By Eric Winter
Billionaire David Einhorn has been doing right by his investors since 1996, working with a lean team in a one-floor New York office to provide annualized returns around the 20% mark. His long/short value-oriented hedge fund Greenlight Capital invests across various market caps and time frames; included in that are a number of long-term positions (a year or greater) that have provided him with significant dividend income. We should note that Einhorn isn't an income investor. Our research has shown that hedge funds are excellent stock pickers. For example the most popular small-cap stock positions in hedge fund's 13F filings outperformed the S&P 500 index by 18 percentage points per year (learn the details here). Einhorn probably initiated these dividend positions to achieve significant capital gains and he doesn't mind getting paid while waiting for the market to acknowledge the undervaluation in these stocks. See our list below for Einhorn's top yielding dividend plays:
Going back to 13F filings from 2011, we see that hard drive and electronic storage manufacturer Seagate Technology plc (STX) has been a mainstay in Einhorn's portfolio, providing him with a high dividend yield of 4.3%. During the same holding period, the stock returned in excess of 30%, proving to be a positive one-two punch for Greenlight Capital. Seagate recently reported Q4 2012 earnings at the end of last month, issuing a beat that signified improvement in the hard drive industry. Sell-side analysts are still too nervous to issue a full-on buy for the stock currently, with a heavy majority advocating a Neutral or Hold rating. Louis Navellier of Navellier & Associates recently piled into the stock, building a near-$50mm position.
With a yield of 3.8%, Einstein Noah Restaurant Group, Inc. (BAGL) ranks second on our list. Famous for operating Einstein Bros. Bagels, the company is involved in manufacturing, franchising, and restaurant management. Einhorn has kept his share size the same since his Q4 2011 filing, choosing to sit on his 10.7mm shares. Over the same time period, the stock posted negative gains on the year, but the company's most recent earnings announcement for Q3 2012 showed positive growth in both earnings and revenues versus the same quarter a year prior. It is due to report its next announcement on March 7th, with estimates roughly coming in at the same price year over year. Famed investor Jim Simons of Renaissance Technologies carries $2.5mm in his diversified portfolio.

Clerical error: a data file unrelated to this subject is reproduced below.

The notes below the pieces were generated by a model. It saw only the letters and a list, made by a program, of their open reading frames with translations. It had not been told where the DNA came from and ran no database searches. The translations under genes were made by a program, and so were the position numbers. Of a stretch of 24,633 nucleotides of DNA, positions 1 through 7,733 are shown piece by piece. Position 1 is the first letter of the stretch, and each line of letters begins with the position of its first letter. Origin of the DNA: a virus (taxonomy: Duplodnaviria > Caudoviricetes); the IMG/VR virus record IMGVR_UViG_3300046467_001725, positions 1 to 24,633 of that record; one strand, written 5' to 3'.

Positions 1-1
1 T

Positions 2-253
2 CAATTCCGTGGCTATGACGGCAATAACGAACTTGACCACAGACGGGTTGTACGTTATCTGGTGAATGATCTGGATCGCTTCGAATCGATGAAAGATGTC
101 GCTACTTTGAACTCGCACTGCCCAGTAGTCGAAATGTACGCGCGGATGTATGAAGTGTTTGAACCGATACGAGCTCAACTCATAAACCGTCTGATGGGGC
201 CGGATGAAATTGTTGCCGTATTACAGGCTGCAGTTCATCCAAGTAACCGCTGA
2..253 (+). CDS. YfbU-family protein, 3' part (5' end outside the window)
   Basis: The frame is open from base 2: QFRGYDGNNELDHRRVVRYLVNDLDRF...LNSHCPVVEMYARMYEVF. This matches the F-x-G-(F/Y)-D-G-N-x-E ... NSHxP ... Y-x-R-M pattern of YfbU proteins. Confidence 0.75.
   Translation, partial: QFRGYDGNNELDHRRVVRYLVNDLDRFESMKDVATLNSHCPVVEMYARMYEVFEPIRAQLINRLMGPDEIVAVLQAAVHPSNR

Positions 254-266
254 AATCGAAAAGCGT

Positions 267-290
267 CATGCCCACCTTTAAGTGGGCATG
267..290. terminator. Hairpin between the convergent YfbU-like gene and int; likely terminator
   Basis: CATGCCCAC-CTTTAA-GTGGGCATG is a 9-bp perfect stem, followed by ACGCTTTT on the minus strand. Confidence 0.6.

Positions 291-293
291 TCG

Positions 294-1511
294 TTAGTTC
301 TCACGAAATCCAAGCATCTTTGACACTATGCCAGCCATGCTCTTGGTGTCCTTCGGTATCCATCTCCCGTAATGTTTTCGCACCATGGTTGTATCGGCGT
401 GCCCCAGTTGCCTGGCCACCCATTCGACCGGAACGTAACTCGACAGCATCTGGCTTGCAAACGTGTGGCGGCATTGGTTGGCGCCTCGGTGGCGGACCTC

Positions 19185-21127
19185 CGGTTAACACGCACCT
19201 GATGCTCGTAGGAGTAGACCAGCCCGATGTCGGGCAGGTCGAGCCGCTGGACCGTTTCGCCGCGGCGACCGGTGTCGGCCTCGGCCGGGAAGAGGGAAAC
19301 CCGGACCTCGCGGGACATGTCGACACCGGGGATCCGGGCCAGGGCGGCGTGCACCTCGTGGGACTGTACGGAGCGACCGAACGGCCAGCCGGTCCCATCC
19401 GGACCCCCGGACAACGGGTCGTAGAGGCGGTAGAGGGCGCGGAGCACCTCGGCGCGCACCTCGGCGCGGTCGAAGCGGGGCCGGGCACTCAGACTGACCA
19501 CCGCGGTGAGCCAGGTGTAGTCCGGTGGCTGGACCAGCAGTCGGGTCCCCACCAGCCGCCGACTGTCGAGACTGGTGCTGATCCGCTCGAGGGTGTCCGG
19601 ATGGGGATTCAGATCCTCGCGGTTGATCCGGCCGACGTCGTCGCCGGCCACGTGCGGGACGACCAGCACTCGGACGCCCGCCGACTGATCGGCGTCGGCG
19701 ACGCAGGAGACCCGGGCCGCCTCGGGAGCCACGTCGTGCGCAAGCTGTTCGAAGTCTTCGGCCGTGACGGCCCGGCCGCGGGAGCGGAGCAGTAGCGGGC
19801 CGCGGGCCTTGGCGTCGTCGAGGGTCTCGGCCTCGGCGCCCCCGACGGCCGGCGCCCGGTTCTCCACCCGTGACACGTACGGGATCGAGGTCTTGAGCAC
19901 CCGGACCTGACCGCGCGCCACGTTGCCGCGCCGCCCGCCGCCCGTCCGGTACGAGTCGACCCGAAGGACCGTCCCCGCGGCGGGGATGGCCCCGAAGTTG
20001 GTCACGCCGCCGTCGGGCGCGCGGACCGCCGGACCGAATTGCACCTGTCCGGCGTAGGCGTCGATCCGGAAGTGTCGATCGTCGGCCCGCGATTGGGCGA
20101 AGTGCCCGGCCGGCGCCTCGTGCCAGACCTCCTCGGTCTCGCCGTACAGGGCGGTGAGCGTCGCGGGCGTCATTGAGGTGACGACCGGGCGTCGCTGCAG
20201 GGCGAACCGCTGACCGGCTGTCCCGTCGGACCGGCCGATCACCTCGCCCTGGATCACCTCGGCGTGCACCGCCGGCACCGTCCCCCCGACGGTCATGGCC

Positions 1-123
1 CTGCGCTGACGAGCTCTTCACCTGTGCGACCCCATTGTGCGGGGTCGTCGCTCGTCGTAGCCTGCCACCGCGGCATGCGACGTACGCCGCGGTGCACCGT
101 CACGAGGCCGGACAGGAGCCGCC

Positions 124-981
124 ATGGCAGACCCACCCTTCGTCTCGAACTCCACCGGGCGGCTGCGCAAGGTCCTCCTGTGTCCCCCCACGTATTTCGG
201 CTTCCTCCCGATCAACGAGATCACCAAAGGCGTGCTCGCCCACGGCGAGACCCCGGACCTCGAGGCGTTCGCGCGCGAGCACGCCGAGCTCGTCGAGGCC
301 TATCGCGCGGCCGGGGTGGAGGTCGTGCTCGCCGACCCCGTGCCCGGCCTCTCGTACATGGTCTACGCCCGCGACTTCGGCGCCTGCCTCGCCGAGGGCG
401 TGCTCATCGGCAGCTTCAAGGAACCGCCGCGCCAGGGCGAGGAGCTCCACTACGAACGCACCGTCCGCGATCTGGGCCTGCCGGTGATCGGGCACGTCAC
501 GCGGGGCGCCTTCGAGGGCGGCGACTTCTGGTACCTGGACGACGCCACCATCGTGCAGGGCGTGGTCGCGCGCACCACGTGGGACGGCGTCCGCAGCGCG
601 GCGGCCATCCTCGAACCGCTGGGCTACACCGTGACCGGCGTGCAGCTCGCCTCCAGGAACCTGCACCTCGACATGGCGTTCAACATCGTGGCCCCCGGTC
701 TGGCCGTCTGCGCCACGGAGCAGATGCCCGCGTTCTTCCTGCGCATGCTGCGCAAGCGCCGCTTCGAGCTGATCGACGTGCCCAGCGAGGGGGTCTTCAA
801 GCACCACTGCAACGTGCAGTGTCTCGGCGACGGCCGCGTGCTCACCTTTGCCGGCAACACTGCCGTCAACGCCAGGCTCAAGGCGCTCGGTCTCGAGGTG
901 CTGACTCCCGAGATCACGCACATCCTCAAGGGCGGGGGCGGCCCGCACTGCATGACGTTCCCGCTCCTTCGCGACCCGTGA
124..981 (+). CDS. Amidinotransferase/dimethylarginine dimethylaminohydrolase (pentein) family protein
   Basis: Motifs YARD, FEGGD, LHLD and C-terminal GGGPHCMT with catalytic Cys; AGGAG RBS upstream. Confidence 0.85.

Microsoft Corporation (MSFT) is a favorite amongst hedge funds as well, with billionaires like Ken Fisher and the aforementioned Jim Simons on the ownership roster (see Ken's top picks here). The tech stock remained relatively flat on the year for 2012, but the 3.3% dividend yield did offer investors some reprieve. Einhorn dropped his position in half going from his Q4 2011 filing to his Q1 2012 filing, starting the year with 7.5mm shares versus 15mm. Wall Street is taking a moderately positive view on the stock while waiting to see how consumers react to Windows 8 and their Surface tablet offering. Morgan Stanley recently downgraded the stock to equalweight, joining analysts who are cautious of the lack of earnings growth in the tech industry.
Marvell Technology Group, Ltd. (MRVL) has seen huge support from Einhorn in the past year, as he took his 17mm shares in Q4 2011 up to 33mm shares by the time of his Q3 2012 13F filing. The semiconductor manufacturer is in the small-cap range, with a market cap of $5.1bn and a dividend yield of 2.5%. The stock struggled through most of 2012, caught in a steady decline and netting investors who bought this time a year back a 40% loss. Einhorn has averaged down on his position, as did fellow billionaire David Tepper of Appaloosa Management. Einhorn is still a big believer of MRVL and has put down more of his fund's money to prove it.
Last on our list is Tessera Technologies, Inc. (TSRA), signifying another tech play, except this one occupying positions in the intellectual property and 3-D packaging spaces. TSRA recently reported an earnings miss on the seventh of this month, exacerbating the already negative consensus estimate. The stock trudged through 2012, posting double-digit negative returns, and unlike MRVL, Einhorn kept his position small and even, only accounting for roughly 0.16% of his fund's $6bn in assets. The company is still stuck in a transition phase, so we would sit on our hands like Einhorn before jumping in or adding more. Steve Cohen of SAC Capital Advisors took a more bullish view in Q3 2012, opting to almost double his position.